There are three circular walks to choose from, and the routes can be easily adapted to suit your ability and interests. You and your pooch can enjoy hours exploring expanses of this Area of Outstanding Natural Beauty and visiting a few locations immortalised forever in Middle Earth.

Just remember to pack a picnic, as there are few facilities. Although there are toilets and a Cafe on the far side of the chase towards Rugeley. If you didn’t start your walk in Penkridge, it’s only a short drive, and you can drop by the lovely Littleton Arms with your pooch to rest and refuel after your walk.

  • Walk Length: 16km or 19.3km

  • Difficulty: Moderate

  • Starting Point: Coppice Hill car park or Penkridge Library

  • Terrain: Heathland, trails, flat, slopes, woodland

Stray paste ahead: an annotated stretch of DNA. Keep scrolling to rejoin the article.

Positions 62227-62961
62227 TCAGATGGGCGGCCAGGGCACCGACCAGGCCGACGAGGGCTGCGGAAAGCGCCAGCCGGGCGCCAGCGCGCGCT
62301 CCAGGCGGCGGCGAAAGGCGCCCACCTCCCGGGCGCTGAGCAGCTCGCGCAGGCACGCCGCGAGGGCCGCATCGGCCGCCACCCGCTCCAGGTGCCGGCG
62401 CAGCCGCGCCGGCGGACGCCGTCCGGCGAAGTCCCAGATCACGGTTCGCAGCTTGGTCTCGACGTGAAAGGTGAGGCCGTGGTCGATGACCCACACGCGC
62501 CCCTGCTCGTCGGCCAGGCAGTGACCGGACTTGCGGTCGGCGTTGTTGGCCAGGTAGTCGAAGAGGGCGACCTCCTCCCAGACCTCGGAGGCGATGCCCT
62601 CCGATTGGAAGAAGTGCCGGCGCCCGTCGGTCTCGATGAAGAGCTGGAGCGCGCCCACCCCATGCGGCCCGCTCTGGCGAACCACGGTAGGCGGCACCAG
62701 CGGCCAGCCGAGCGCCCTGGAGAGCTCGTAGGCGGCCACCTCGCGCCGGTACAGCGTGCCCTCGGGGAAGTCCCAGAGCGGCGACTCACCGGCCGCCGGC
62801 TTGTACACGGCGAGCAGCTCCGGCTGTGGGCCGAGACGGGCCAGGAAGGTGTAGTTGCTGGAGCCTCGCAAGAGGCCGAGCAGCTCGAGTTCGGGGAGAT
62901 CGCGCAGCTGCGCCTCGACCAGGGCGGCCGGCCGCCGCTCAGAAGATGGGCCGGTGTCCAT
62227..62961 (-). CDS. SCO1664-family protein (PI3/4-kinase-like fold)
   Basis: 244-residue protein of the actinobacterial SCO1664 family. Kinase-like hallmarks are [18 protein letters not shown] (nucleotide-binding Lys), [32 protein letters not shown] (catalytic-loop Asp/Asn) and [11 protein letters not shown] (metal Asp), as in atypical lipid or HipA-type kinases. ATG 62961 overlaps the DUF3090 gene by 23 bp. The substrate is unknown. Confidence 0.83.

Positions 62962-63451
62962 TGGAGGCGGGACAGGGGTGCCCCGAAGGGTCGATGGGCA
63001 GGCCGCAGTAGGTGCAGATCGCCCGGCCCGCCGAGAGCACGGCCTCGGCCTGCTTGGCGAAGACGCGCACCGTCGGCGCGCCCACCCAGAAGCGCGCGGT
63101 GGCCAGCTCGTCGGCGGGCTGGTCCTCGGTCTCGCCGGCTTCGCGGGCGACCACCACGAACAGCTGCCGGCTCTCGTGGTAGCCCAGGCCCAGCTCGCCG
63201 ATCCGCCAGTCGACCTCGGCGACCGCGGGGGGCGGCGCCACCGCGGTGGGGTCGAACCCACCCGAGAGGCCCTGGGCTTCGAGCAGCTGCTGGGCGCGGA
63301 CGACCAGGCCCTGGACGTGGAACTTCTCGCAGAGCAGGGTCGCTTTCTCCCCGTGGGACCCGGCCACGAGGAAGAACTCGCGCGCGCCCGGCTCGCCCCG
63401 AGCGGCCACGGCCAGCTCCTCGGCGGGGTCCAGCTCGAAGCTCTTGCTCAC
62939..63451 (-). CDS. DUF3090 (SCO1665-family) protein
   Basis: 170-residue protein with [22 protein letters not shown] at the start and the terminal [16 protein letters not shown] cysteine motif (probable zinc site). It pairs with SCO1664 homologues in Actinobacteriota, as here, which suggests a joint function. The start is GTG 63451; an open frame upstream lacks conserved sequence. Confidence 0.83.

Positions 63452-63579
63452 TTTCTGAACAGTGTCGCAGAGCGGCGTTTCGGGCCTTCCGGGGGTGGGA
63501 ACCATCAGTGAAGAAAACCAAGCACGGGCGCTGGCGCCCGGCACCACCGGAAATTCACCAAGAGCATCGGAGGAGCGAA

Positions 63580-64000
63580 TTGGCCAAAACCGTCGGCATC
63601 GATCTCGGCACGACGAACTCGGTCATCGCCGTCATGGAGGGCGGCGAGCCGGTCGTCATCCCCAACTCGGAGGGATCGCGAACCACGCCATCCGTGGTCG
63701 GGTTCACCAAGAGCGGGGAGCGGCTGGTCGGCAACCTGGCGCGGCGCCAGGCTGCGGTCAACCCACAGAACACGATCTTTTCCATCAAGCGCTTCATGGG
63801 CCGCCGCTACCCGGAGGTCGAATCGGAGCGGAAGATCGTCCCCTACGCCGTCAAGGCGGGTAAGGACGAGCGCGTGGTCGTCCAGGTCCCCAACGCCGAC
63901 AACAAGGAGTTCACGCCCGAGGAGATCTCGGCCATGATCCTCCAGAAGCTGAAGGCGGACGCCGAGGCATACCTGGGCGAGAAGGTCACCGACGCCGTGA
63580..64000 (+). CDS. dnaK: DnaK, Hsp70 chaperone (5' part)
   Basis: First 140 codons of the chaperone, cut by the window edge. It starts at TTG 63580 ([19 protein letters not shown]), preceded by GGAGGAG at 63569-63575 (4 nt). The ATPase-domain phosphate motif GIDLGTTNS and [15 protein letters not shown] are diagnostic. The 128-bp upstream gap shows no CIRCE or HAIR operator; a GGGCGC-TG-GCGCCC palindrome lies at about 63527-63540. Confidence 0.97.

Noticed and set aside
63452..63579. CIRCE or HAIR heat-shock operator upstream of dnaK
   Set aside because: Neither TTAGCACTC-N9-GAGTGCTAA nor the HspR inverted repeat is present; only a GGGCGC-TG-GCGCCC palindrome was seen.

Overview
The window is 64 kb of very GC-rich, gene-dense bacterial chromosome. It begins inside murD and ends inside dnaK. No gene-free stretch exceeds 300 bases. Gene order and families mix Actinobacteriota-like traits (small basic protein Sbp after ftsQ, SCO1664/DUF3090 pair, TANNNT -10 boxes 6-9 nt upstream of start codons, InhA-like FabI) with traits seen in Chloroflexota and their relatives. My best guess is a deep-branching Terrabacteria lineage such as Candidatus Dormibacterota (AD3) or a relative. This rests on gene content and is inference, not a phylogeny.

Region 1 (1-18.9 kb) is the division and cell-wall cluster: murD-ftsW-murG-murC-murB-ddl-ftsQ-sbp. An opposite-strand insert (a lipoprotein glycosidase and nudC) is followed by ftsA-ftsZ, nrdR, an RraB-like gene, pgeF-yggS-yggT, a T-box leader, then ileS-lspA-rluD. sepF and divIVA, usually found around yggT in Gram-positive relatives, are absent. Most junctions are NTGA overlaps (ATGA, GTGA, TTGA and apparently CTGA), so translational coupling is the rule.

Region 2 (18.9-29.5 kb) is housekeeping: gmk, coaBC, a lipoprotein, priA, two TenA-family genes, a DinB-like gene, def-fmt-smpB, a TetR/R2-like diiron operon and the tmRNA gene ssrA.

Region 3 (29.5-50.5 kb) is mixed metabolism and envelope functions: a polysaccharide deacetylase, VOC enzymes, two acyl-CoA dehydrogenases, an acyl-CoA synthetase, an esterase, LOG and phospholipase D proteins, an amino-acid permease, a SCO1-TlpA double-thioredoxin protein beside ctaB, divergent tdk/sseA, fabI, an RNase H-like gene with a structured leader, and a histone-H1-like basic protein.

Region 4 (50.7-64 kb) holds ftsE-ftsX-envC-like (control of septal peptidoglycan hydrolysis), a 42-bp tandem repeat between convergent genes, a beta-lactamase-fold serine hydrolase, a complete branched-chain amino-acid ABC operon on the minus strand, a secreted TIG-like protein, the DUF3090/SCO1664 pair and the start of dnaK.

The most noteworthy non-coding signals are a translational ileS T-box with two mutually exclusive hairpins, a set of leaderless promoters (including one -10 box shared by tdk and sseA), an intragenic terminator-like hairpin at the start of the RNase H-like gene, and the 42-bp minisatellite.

• Free Parking: Yes

  • Address: Brocton, Rugeley, WS15 2UA

More information: .Gov

Kinver edge

There are miles of trails and a variety of habitats to explore at Kinver Edge. This route, the Rock House Trail, is one of the longer waymarked paths and takes in the best that the Edge has to offer. You and your pup will explore enchanting woodland, pretty heath, ancient hill forts, as well as the rock houses that made this area famous. These houses were the last cave dwellings occupied in Britain.

Your dog can roam freely on most of the paths here, but this is a sensitive wildlife habitat. If there are signs about ground-nesting birds or grazing livestock, please pop your pooch back on the lead.

Your pup is welcome to a water bowl and to wait in the gardens as you visit inside the restored rock houses. There is also a tea room, but dogs must remain outside. For a snack with your pup, there are picnic areas, but you can also visit the nearby Plough and Harrow for good pub grub.